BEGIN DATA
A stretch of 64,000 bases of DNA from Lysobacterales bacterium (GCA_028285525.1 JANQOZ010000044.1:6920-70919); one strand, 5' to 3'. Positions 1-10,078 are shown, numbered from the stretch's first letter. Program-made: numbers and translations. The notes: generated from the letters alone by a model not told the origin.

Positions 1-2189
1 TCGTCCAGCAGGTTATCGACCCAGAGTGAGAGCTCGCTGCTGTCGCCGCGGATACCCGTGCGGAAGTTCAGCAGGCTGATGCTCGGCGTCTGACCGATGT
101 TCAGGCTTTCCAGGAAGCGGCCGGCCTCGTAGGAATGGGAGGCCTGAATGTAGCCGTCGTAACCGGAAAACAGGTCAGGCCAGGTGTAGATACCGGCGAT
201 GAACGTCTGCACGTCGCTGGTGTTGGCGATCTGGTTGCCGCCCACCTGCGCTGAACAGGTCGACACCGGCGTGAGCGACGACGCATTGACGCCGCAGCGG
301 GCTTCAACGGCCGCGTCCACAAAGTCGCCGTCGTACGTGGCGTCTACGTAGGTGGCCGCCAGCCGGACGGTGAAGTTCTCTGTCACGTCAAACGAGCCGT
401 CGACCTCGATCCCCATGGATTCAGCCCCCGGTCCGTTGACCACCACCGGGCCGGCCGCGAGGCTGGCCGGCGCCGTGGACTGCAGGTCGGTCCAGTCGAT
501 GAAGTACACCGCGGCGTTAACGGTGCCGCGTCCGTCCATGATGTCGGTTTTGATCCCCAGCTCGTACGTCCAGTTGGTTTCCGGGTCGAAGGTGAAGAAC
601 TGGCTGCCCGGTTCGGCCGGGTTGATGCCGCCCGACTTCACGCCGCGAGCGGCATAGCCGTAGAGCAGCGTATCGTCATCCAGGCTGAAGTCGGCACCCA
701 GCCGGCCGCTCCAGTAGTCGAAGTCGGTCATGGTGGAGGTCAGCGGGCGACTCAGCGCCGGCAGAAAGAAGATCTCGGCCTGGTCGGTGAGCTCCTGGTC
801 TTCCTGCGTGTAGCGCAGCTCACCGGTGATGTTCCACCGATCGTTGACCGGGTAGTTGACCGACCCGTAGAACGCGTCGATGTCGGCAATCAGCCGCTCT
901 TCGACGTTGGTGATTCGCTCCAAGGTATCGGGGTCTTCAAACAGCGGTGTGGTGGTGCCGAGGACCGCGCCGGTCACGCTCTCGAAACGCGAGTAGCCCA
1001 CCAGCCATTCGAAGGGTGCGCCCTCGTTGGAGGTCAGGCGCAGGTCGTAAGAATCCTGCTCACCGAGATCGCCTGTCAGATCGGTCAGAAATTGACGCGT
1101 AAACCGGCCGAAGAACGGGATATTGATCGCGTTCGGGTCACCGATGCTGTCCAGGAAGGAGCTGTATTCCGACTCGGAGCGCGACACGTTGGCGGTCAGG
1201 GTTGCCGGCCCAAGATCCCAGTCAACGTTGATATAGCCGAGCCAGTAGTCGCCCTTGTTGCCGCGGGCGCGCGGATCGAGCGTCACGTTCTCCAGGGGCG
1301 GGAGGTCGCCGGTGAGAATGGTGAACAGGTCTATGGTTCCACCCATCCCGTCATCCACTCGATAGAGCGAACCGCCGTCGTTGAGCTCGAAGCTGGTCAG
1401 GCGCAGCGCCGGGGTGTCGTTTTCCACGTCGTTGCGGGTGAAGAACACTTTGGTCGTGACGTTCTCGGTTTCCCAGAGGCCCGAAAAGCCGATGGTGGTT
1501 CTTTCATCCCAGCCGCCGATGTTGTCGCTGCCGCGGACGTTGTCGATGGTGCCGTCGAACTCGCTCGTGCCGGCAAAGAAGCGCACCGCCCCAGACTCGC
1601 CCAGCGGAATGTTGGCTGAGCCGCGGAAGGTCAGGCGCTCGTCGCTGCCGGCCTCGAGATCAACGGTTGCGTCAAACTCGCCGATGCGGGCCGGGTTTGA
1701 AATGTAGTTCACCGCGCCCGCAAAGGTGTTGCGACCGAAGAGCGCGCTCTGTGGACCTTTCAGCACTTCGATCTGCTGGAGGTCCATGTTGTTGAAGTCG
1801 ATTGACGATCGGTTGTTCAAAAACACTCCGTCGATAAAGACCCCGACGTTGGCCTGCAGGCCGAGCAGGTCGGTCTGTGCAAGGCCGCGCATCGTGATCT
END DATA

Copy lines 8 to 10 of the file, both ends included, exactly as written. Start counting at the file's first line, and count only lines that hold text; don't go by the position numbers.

501 GAAGTACACCGCGGCGTTAACGGTGCCGCGTCCGTCCATGATGTCGGTTTTGATCCCCAGCTCGTACGTCCAGTTGGTTTCCGGGTCGAAGGTGAAGAAC
601 TGGCTGCCCGGTTCGGCCGGGTTGATGCCGCCCGACTTCACGCCGCGAGCGGCATAGCCGTAGAGCAGCGTATCGTCATCCAGGCTGAAGTCGGCACCCA
701 GCCGGCCGCTCCAGTAGTCGAAGTCGGTCATGGTGGAGGTCAGCGGGCGACTCAGCGCCGGCAGAAAGAAGATCTCGGCCTGGTCGGTGAGCTCCTGGTC